Traffic Studies at Risk Due to COVID-19?

Traffic Studies at Risk Due to COVID-19?

Seemingly overnight, local agencies across the country are grappling with how to keep developments moving forward in light of the current COVID-19 pandemic. As schools close and employees transition to working from home (WFH), states, counties, cities and towns are likely to see a large drop in peak and daily trips on their roads. According to March 18, 2020 report published by Inrix – a location-based data and analytics provider – Seattle saw 36% drop in trips the week of March 9. All traffic impact studies – also called traffic impact analyses – are built on the foundation of recent and accurate traffic volume counts collected on roadways and at intersections. Typically, agencies require traffic study counts to be no older than 12 to 24 months when the traffic study is submitted for review. As a result, most traffic studies for new developments need to collect count data before they can be completed and submitted for review. Given these requirements, are development traffic studies at risk due to COVID-19? If you have a traffic study that needs to be initiated in the near future, what should you do now that traffic patterns have dramatically changed?

Don’t Panic, Be Concerned

We’re living through uncertain times but there’s no need to overreact. If you have a good traffic engineer, they should have already called you and let you know their plan to bring your study to a successful completion. If you have a study that was just initiated that needs to collect counts, and you haven’t heard from your traffic engineer… maybe get a little nervous and give them a call.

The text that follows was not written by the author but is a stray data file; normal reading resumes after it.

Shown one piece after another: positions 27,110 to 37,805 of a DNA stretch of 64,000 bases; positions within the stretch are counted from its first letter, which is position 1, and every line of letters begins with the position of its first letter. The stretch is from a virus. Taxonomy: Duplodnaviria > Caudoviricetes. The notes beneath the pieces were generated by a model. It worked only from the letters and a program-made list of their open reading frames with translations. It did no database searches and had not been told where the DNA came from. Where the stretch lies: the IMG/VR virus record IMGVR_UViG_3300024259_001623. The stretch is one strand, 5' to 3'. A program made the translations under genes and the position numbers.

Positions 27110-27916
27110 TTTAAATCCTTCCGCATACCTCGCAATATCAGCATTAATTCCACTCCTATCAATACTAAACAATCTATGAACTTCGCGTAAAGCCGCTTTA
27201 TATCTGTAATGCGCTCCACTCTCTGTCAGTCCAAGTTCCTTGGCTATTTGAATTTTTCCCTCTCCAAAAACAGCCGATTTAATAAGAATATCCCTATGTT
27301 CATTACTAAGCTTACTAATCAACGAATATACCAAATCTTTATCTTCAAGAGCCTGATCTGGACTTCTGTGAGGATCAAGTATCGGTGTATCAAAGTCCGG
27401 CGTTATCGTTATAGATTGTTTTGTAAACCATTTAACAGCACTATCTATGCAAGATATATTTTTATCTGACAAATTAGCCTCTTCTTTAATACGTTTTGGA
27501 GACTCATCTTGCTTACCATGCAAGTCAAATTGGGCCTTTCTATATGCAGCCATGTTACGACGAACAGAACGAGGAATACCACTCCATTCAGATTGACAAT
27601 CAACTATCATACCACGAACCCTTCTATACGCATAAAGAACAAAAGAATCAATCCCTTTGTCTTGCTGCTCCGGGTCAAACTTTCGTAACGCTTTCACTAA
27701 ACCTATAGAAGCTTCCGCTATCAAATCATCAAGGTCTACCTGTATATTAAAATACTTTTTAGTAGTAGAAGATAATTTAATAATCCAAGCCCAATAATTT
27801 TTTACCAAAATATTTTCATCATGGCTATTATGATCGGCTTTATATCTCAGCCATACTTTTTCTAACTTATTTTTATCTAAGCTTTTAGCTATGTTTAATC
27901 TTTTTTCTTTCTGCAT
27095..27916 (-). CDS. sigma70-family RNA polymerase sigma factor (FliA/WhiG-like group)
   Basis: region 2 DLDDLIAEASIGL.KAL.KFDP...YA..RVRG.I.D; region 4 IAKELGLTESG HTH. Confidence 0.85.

Most agencies are continuing to provide customer service so that on-going projects continue to make progress. As many agencies transition to telecommuting, there may be some delay in getting responses; however, that should get better as everyone settles in to the new WFH normal.

Check with Your Agency

Each agency has a different strategy for handling new traffic counts. The only way to know what to do and make sure your study isn’t rejected due to inaccurate counts is to have your traffic engineer call them. Some agencies are allowing for counts to be conducted and adjusted with seasonal growth or other factors. Other agencies have offered to pull count data from recent reports and share it, rather than having new counts collected. Some are requesting counts be delayed until school returns in late-spring or early-fall.

Get it In Writing

The current situation is “fluid”. As more or fewer restrictions on travel are in place, more conversations with agency staff will be needed. What is true today may not be true tomorrow. The best bet is to have your traffic engineer request something in writing for whatever approach is agreed to with the agency.

Be Proactive

When things are in flux, it’s even more critical to initiate conversations with all parties involved in your development. Don’t hesitate to reach out to your consultant team and agency staff and see how things are going. If you need help navigating these process, our traffic engineering team offers free consultations to discuss your development’s needs. Call us at (602) 499-1339 or email us.